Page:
Pippa is delightfully awful. Her politics are impeccable in their progressive thoughtlessness (‘Pippa would always need to demonstrate her solidarity with the oppressed – Indigenous people or battery hens, it scarcely mattered’), and her thoughtfulness is entirely performative (‘The self she had curated @pippapasses was warmly supportive of other writers, at least those on Twitter’). Her outfits are costumes; her opinions counterfeit. In each section, she appears like a shark, at once slick and abrasive; always moving forward and coldly unperturbed by the carnage she leaves in her wake. She is both monstrous and monstrously funny.
Despite her own warnings, de Kretser strays into caricature with Pippa; she is too perfect in her imperfections, too wilful in her obliviousness, too predictably gauche. The fourth section of the novel comes as a welcome remedy, as we step into Pippa’s mind and find it alive with insecurities: ‘Children and money and work: these things triangulated her marriage. Each represented a different kind of power, a different kind of satisfaction, and a different kind of jail.’
Pippa knows that she will never be good enough; she is seldom allowed to forget it, particularly in her marriage: ‘I am one kind of Australian,’ her mother-in-law reflects, ‘and you are another.’ That ‘kind of Australian’ is the striving kind, the lower-middle-class dreamer who understands that there is a game to be played, but isn’t privy to the rulebook.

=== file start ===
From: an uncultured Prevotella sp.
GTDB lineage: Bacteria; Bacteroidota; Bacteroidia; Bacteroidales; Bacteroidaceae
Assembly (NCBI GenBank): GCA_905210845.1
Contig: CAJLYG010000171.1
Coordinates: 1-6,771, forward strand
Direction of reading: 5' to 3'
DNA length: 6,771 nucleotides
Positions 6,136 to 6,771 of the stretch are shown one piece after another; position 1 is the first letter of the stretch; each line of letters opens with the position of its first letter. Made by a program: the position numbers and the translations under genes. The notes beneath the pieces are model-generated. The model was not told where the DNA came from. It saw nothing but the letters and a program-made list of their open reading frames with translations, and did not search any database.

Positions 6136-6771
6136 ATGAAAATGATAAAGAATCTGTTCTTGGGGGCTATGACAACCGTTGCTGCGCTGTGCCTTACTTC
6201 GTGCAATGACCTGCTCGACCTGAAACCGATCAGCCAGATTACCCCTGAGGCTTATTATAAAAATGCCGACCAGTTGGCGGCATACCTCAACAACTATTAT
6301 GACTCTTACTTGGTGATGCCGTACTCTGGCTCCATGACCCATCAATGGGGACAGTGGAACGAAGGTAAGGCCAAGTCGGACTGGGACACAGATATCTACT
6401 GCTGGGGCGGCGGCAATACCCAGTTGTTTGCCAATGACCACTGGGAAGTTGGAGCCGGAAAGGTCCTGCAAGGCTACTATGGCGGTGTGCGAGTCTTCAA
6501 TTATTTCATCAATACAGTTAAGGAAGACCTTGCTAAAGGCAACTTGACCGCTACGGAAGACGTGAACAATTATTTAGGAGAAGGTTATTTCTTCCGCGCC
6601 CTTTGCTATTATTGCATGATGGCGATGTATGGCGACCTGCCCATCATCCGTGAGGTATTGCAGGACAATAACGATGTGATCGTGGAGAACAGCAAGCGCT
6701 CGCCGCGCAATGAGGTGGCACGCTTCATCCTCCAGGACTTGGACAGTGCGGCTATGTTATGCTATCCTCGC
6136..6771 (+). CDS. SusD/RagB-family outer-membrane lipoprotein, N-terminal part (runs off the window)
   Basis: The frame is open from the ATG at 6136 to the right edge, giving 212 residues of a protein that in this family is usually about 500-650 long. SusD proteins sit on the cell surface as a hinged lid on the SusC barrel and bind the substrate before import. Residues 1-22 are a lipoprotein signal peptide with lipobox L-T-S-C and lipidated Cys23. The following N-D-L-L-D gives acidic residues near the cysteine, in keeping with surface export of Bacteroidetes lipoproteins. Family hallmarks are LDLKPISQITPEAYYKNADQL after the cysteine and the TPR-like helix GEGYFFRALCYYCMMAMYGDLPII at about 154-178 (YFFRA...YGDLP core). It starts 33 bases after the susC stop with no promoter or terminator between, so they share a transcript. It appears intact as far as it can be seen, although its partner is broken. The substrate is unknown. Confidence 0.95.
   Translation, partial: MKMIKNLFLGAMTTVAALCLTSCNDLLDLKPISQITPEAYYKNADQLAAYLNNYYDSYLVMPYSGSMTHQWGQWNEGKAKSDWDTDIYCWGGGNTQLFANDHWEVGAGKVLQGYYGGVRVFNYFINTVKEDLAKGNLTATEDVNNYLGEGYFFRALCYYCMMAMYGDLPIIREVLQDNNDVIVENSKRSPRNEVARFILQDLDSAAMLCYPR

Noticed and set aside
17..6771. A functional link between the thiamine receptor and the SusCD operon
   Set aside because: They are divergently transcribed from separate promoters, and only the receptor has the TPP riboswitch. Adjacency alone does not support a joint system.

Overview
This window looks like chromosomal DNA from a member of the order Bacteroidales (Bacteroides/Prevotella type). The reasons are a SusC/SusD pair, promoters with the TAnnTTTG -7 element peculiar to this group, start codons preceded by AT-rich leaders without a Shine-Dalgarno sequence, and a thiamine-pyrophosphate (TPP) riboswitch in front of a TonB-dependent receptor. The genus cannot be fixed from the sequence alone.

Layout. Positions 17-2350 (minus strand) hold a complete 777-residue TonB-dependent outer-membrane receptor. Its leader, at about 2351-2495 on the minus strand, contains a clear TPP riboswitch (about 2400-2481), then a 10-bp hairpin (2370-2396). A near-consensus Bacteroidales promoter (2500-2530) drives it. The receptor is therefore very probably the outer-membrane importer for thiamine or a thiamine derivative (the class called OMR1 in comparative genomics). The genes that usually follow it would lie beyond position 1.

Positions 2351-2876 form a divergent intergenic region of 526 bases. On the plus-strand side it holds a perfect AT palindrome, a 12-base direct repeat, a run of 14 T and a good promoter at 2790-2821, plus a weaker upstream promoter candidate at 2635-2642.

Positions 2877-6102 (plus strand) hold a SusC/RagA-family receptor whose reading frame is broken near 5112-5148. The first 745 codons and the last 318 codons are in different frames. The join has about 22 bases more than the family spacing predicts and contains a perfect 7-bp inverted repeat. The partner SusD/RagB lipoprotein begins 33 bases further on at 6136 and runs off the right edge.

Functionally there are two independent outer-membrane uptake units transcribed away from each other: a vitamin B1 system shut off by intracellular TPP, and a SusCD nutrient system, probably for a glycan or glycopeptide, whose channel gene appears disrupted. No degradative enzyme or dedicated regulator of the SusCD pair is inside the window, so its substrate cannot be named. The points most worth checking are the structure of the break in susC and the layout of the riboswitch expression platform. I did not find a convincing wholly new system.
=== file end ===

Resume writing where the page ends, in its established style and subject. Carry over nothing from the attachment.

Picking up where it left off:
De Kretser emigrated to Australia from Sri Lanka when she was a teenager, and was educated in Melbourne and Paris. The Life to Come, while similarly stretched between these three countries, is primarily a novel of Australia and Australians – how we see ourselves, and how others see us; why people are drawn here, and why they leave. As de Kretser has artfully demonstrated in her previous work (most notably the Miles Franklin Award-winning Questions of Travel (2012), she has a sharp understanding of Australian frailties: our quiet hierarchies, careless racism, and cultural cringe. In this book, she once again exhibits her insight, with caustic playfulness: ‘Why do Australians go on so much about food?’ a young woman asks. ‘Because they live in a country of no importance’, comes the answer. When a literature department searches for an Australian fiction expert, she writes: ‘After some difficulty, a professor who would admit to having once read an Australian novel was found.’
De Kretser’s vision of Australia will be easy to recognise, but hard to own. She presses on points of national tenderness, and they smart. Here is a country suspicious and resentful of its own success, and prone to delusions of victimhood. A country that saw: ‘pastures where there was red dust, geraniums where there were trees as old as time, no one where there were five hundred nations.’
The Life to Come cements Michelle de Krester’s place as a premier writer of Australian identity, not the mythologised version – of Anzacs, battlers, and bushrangers – but the globalised reality, our culture of cosmopolitan insulation and well-meaning tactlessness. A ‘lucky country’ in both senses: fortunate and complacent. A nation trying to slip free of the ‘shabby bargains’ and ‘old defeats’ of empire, and play the leading role in its own complex story.